New York Giants Come to Rutgers-Newark to Talk About Domestic Violence Prevention
Rutgers University-Newark (RU-N) Police Department Lt. Jamie Hendrix and Newark Bronze Shields teamed up with the RU-N Office of University-Community Partnerships to engage Newark high school students in dialogue about domestic violence prevention. Newark Bronze Shields is a nonprofit organization comprised of 350 African-American law enforcement officers who endeavor to uplift members of Newark’s African-American community through advocacy, education, coaching, and mentoring. Hosted in RU-N’s Golden Dome Athletic Center on Dec. 4, the event featured a performance by members of the Rutgers Unity Theater followed by a panel discussion with New York Giants Russell Shepard, Jonathan Stewart, and Olivier Vernon; Newark Mayor Ras Baraka; and local professionals in the domestic violence field. The program culminated with group and individual photos with the Giants.
To ensure everyone started from the same frame of reference, RU-N students Jordan Bryan-Smith, Christian Tang, and Kevin Cruz of the Unity Theater kicked off the agenda with a four-minute skit that depicted domestic abuse. The indelible irony and poignancy of the performance lay in the trio’s depiction of emotional and verbal abuse rather than physical abuse, and the casting of Bryan-Smith, a woman, as the abuser and Tang, a man, as the victim. When polled whether the scene portrayed a healthy relationship or an abusive one, 50 percent of the high school students voted for healthy relationship, establishing for the panelists the baseline for conversation.
In addition to the Giants and Mayor Baraka, the panel included Christie Howley, director of RU-N’s Office of Violence Prevention and Victim Assistance (VPVA); Kym McNair, coordinator for community education and engagement at My Sisters’ Place; Pamela McCauley, victim-witness coordinator for the Essex County Prosecutor’s Office; and Asia D. Smith, domestic violence specialist for the Shani Baraka Women’s Resource Center and the Newark Police Department Special Victim’s Division. Levi A. Holmes II, president of Newark Bronze Shields, and Gwen Williams, executive assistant prosecutor of the Essex County Prosecutor’s Office, moderated the panel.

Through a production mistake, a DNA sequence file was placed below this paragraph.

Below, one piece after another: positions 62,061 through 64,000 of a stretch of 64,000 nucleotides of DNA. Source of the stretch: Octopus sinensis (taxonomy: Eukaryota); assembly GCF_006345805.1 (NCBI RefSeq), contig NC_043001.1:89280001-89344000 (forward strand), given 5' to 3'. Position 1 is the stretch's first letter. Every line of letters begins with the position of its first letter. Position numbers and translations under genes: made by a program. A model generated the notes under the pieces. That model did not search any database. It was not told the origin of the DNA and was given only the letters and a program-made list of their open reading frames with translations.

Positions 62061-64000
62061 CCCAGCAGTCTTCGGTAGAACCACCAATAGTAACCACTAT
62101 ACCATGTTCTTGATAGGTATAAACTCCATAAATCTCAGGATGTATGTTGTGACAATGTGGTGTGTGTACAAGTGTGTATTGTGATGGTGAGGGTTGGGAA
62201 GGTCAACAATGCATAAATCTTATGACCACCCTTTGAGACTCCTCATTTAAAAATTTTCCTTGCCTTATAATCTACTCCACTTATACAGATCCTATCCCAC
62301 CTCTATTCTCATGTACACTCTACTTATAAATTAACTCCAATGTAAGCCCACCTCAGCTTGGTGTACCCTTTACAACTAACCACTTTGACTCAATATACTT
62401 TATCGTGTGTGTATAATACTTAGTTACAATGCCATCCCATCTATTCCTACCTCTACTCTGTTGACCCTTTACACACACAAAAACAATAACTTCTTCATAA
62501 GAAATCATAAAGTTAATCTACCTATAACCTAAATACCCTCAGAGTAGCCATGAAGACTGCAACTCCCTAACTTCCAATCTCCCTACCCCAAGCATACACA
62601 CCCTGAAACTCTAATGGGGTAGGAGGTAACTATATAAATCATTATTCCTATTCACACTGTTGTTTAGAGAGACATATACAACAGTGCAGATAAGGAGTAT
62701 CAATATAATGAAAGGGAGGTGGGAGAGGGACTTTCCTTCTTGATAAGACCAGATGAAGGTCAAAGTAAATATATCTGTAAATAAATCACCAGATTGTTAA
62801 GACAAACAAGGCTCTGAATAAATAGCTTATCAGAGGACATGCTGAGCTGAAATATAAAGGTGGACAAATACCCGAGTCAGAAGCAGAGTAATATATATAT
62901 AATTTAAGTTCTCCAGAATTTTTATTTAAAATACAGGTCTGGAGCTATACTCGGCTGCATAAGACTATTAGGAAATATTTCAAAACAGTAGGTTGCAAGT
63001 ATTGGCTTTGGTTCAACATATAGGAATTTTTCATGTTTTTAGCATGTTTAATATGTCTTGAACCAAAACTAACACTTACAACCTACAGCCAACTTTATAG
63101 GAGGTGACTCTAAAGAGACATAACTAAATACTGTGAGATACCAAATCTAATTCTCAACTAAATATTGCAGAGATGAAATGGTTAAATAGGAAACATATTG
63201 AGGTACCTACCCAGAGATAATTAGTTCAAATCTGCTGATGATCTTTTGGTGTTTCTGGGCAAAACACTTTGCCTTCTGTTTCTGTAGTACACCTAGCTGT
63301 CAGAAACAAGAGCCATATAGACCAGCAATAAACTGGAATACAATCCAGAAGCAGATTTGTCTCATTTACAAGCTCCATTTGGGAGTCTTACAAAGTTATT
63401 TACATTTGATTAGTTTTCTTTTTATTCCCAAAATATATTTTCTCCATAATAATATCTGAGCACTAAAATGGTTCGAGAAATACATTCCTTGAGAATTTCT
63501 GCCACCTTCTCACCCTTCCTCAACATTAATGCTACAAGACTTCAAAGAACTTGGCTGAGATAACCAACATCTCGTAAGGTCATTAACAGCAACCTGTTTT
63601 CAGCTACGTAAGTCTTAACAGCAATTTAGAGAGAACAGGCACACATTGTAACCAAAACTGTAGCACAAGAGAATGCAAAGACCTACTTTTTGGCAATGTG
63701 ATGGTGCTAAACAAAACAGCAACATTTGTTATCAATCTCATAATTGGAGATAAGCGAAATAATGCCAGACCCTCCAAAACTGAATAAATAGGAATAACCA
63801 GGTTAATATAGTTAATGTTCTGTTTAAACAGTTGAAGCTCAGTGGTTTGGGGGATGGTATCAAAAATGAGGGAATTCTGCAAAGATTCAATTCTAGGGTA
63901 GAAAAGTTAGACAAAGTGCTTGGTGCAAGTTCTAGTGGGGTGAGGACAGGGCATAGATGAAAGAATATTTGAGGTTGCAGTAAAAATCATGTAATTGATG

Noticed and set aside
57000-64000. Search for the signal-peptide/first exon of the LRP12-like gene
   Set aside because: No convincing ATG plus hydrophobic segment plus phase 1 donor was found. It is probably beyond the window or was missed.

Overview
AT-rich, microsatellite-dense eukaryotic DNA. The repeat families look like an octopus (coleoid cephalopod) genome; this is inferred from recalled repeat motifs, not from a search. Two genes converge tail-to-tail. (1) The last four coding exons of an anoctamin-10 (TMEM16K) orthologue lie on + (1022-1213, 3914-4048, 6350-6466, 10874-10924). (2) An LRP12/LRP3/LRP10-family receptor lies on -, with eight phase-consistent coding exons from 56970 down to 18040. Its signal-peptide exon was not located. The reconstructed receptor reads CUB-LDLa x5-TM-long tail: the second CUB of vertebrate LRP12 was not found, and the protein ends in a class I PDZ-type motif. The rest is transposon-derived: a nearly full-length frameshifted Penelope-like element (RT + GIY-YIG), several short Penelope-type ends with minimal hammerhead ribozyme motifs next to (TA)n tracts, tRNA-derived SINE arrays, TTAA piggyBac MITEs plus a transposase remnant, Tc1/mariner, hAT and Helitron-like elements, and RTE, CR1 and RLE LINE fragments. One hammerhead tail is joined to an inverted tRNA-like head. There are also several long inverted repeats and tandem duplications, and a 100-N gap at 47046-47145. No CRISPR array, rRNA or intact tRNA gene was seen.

Every panelist had a story to tell. He or she either had survived or witnessed domestic violence firsthand. Mayor Baraka shared the genesis of the Shani Baraka Women’s Resource Center located in Newark’s South Ward. The center was named after his younger sister, Shani Baraka, who was murdered in 2003, along with her partner Rayshon Holmes, by the estranged husband of Wanda Wilson Pasha, the sister of Shani and the mayor. Mayor Baraka explained that domestic violence is about power and control. “We live in a patriarchal society where men have physical and institutional power over women,” he said. He also stated that the Shani Baraka Women’s Resource Center was created to “give women the tools to protect themselves.” Smith added that at the center, victims have someone to talk to before the situation becomes dire and reaches the point of no return.
Howley, who joined RU-N’s VPVA nearly a year ago, wanted the students to know that survivors are unique. “They can come in any form.” VPVA, which was created more than a year ago, is a confidential resource for all RU-N students and strives to empower students to create a campus where violence is not tolerated. Howley has 15 years’ experience in domestic and sexual violence prevention. Prior to RU-N, she spent 11 years at the Somerset County Sexual Assault Center primarily serving as a program coordinator. “Ultimately, it’s about respect,” she emphasized. “Respect for your partner, respect for boundaries within relationships and friendships and most importantly respect for yourself.”
For more information about the services provided by VPVA, visit https://www.newark.rutgers.edu/VPVA.